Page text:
From ages 1 to 3 years, toddlers will begin eating more solid foods. Learn about types, quantity, and times to provide food for toddlers.
Your child is now learning to eat more solid foods and is more active. Good nutrition gives your child what he or she needs for growth, health, and energy for playing, moving, and learning. Here are a few suggestions to help you feed your toddler.
What should my toddler be eating?
The toddler years are full of exploring and discovery. The best thing you can do is offer your toddler a variety of foods from each food group with different tastes, textures, and colors.
How much should my toddler be eating?
Your job is to decide what foods are offered and when and where they are eaten. Let your child decide which of the foods offered he or she will eat, and how much to eat. Day-to-day and meal-to-meal appetite changes are normal. It is important that you don't make your child clean his or her plate.
The following table gives guidelines for how much your toddler should be eating each day.
Grain Group: at least 6 servings each day
1/4 - 1/2 slice of bread
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1/4- 1/3 cup cooked rice, pasta, or cereal
1/4 - 1/2 bun, muffin, or bagel
Fruit and Vegetable Group: at least 5 servings each day
1/4 - 1/3 cup cooked, canned, or chopped raw
1/4 - 1/2 small fruit/vegetable
1/4 - 1/3 cup juice (limit fruit juice intake to no more than 4 ounces per day)
Milk Group: at least 3 servings each day
1/2 cup milk or yogurt
1/2 - 1 ounce of cheese
Note: You do not need to give your toddler low-fat foods.
Meat Group: 2 servings each day
1-2 ounces lean meat, chicken, fish
2-4 tablespoons dry beans and peas
1/2 - 1 egg
Fat Group: 3-4 servings each day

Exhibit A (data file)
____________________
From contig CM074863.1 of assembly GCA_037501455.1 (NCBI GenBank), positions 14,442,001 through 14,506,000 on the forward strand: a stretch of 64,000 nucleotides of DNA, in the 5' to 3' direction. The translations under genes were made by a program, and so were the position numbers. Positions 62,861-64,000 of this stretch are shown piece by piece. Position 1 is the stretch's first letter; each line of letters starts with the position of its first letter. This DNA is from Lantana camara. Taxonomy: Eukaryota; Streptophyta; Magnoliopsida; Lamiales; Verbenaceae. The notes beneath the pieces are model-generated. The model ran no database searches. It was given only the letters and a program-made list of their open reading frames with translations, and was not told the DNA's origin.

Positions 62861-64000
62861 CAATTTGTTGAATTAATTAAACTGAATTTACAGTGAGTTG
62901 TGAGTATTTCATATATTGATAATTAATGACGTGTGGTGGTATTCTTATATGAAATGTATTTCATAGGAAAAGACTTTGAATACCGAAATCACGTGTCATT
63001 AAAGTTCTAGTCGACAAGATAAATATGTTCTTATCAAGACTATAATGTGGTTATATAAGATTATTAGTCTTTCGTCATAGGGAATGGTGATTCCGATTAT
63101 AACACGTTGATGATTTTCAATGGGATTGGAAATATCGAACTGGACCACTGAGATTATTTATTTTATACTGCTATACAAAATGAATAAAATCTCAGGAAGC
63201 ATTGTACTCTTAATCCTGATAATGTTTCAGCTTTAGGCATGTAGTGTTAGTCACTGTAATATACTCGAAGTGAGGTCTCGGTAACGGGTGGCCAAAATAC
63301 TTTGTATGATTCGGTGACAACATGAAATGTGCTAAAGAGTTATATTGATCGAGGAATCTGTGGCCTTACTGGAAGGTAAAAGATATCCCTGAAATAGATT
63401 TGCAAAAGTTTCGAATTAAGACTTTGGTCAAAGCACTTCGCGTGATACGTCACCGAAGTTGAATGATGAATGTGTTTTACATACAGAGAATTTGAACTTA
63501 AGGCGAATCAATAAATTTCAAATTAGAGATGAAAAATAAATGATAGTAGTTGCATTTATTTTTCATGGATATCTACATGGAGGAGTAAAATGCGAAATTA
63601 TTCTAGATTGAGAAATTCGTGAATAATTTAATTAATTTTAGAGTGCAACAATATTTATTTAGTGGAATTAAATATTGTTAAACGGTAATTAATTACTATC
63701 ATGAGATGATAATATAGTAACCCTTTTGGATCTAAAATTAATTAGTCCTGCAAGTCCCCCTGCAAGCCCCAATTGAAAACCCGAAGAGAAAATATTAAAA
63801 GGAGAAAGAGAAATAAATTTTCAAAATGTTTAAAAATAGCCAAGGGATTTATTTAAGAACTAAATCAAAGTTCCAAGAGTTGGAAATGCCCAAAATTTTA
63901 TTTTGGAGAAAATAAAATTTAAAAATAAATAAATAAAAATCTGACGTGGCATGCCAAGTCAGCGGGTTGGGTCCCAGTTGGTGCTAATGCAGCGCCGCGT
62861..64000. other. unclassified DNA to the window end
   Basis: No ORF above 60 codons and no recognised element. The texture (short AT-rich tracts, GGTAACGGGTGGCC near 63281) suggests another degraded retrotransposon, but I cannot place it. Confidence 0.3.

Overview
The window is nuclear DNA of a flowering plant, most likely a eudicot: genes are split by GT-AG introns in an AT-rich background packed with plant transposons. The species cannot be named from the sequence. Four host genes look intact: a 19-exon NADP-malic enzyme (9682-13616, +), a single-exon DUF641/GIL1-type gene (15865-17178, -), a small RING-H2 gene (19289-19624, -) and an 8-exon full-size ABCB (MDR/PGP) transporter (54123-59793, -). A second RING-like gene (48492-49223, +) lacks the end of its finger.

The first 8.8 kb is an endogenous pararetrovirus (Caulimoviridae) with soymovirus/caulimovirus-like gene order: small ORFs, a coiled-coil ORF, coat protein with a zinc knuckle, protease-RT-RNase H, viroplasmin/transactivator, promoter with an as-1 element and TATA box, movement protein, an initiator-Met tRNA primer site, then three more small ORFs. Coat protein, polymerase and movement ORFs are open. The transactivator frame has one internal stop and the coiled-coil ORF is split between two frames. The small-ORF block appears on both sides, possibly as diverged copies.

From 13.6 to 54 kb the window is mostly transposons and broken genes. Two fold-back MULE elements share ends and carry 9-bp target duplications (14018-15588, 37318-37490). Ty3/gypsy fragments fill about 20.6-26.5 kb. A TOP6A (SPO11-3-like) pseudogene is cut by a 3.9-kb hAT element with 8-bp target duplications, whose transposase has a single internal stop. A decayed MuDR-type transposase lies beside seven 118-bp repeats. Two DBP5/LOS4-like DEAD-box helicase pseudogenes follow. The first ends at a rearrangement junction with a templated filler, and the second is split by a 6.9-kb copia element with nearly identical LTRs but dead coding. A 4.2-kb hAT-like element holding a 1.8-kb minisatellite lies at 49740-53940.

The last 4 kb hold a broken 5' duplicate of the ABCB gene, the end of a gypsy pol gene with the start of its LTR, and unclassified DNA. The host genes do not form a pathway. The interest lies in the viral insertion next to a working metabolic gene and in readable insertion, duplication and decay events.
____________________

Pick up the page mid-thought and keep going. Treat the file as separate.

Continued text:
1 teaspoon margarine, butter, oils
Is there anything I shouldn't feed my toddler?
It is important to avoid foods that may cause choking:
Slippery foods such as whole grapes; large pieces of meats, poultry, and hot dogs; candy and cough drops.
Small, hard foods such as nuts, seeds, popcorn, chips, pretzels, raw carrots, and raisins.
Sticky foods such as peanut butter and marshmallows.
Always cut up foods into small pieces and watch your child while he or she is eating.
Also, your child may have some food allergies. The most common food allergies are milk, eggs, peanuts and other nuts, soybeans, wheat, fish, and shellfish. Many children grow out of food allergies. If you think your child might have a food allergy, talk with your doctor.
What do I do if my child is a picky eater?
Offer new foods one at a time, and remember that children may need to try a new food 10 or more times before they accept it.
Avoid "short order cooking." Serve at least 1 food you know your child will like, but then expect him or her to eat the same foods as the rest of the family.
Make food simple, plain, and recognizable. Some kids don't like food that is mixed (like a casserole) or food that is touching.
Never force your child to eat a food he or she doesn't like. Offer multiple choices so that he or she can choose something he or she does like.
Set a good example of healthy eating for your child.
Plan regular meals and snacks and give kids enough time to eat.
Plan a quiet time before meals and snacks. Kids eat better when they are relaxed.
Don't use food as a reward.
Involve your children in making the food.
Use child-size plates, cups, forks and spoons.